Fort Complex Magnetic Island | Environment, land and water | Queensland Government

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Fort Complex Magnetic Island

  • 600876
  • East side of island, Magnetic Island


State Heritage
Register status
Date entered
21 October 1992
Defence: Gun emplacement/battery
7.6 Maintaining order: Defending the country
Construction period
1943, Fort Complex Magnetic Island (1943 - 1943)
Historical period
1939–1945 World War II


East side of island, Magnetic Island
Townsville City Council
-19.12335285, 146.87059085


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Criterion AThe place is important in demonstrating the evolution or pattern of Queensland’s history.

This is a significant site which highlights the role of Townsville and the region in the Allied struggle to protect Australia from the advancing Japanese forces during the crucial war years of 1942-43.

Criterion BThe place demonstrates rare, uncommon or endangered aspects of Queensland’s cultural heritage.

Its significance is further highlighted because this site, together with those at Kissing Point, Townsville and on Cape Marlow at Pallarenda, are rare wartime fortifications of unique value.

Criterion FThe place is important in demonstrating a high degree of creative or technical achievement at a particular period.

Its construction on a rugged headland and the installation of the hugh guns were wartime engineering achievements of some magnitude.


The fort complex was constructed in 1943 to protect the harbour and town from what was believed to be imminent attack as Japanese forces moved south through the Pacific islands. Townsville was the major supply depot for Allied troops in the southeast Pacific and a staging post for troops moving north into the war zone.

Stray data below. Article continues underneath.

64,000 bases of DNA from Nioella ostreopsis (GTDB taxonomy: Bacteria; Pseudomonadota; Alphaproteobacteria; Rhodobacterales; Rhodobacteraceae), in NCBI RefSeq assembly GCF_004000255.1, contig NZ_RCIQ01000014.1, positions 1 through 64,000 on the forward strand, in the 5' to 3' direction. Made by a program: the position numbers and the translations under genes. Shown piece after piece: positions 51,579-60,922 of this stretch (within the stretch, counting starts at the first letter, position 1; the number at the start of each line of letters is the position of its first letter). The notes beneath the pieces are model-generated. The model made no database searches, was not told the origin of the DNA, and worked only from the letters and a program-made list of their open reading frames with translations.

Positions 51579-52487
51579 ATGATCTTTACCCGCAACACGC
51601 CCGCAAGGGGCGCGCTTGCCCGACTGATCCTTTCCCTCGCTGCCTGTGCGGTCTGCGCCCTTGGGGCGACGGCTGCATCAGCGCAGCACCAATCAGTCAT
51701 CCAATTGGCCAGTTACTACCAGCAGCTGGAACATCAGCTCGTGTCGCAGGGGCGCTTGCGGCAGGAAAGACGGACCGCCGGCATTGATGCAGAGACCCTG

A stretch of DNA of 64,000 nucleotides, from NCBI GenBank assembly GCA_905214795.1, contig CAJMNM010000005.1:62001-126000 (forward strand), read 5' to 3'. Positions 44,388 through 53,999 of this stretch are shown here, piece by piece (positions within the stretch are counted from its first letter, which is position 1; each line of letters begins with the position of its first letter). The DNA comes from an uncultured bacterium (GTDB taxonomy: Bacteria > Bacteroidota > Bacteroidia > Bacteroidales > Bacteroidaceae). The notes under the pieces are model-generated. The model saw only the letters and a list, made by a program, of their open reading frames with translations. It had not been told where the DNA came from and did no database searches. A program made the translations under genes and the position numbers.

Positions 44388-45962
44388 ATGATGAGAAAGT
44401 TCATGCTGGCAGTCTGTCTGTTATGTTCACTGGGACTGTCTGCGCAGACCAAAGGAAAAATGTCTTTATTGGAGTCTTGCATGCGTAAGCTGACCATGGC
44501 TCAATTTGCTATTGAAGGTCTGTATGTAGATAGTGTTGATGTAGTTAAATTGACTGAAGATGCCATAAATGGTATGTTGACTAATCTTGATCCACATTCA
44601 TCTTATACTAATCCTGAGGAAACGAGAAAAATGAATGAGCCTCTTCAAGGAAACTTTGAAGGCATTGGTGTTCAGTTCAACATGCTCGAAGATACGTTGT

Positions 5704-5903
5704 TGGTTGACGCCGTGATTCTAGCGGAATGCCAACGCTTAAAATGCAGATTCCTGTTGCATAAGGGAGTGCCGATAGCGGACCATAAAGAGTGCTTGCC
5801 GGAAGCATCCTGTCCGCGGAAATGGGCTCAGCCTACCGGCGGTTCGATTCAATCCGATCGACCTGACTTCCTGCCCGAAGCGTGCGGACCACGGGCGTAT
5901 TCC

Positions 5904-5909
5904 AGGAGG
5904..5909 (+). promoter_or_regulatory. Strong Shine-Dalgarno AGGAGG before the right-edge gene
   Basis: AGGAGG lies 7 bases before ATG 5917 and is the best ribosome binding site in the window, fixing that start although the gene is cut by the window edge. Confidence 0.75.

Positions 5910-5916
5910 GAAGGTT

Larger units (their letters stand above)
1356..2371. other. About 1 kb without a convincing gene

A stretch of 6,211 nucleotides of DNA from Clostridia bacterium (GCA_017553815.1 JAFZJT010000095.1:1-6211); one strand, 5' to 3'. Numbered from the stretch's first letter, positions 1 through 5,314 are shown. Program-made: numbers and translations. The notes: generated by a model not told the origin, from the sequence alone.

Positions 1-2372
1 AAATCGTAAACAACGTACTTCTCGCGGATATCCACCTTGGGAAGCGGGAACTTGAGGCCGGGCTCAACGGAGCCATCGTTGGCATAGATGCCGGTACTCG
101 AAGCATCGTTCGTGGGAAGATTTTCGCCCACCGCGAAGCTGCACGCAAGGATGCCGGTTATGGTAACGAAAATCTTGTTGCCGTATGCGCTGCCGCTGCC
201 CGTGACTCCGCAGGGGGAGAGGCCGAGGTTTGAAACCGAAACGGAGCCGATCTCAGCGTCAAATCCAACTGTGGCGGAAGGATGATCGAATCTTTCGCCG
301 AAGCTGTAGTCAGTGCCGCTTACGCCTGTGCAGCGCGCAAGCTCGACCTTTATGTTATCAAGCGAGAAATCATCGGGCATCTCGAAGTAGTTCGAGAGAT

The fortifications were armed with French 155mm M3 guns on Panama carriage mounts which were commonly used on a number of Pacific islands as coastal defence weapons. The four guns on Magnetic Island had been enroute to Bhutan until it fell to the Japanese. They were redirected to Townsville to protect its vital port against the expected rapid advance of the Japanese. History shows that they were not needed and after the war the guns were returned to the American forces.

At this time the fort was stripped of its fittings and left to return to nature. With the establishment of the Magnetic Island National Park, Queensland National Parks and Wildlife Service assumed control of the complex, installed information signs and pathways and now administers the area.


The fort complex was built during 1943 on the eastern side of Magnetic Island between Horseshoe Bay and Arcadia Bay. It was anchored into granite boulders on a heavily timbered, mountainous point overlooking the Pacific Ocean.

The site contains derelict concrete structures with some timber and concrete remnants of the fabric such as the water pipeline, command post, searchlight tower, ammunition store, radar station, signal station, gun sites and direction finder. The remainder of the accommodation area can be seen in the form of concrete slabs on flat land near the pathway to the fort complex proper.

Image gallery


Location of Fort Complex Magnetic Island within Queensland
Creative Commons Attribution 4.0 International (CC BY 4.0)
Last updated
20 January 2016
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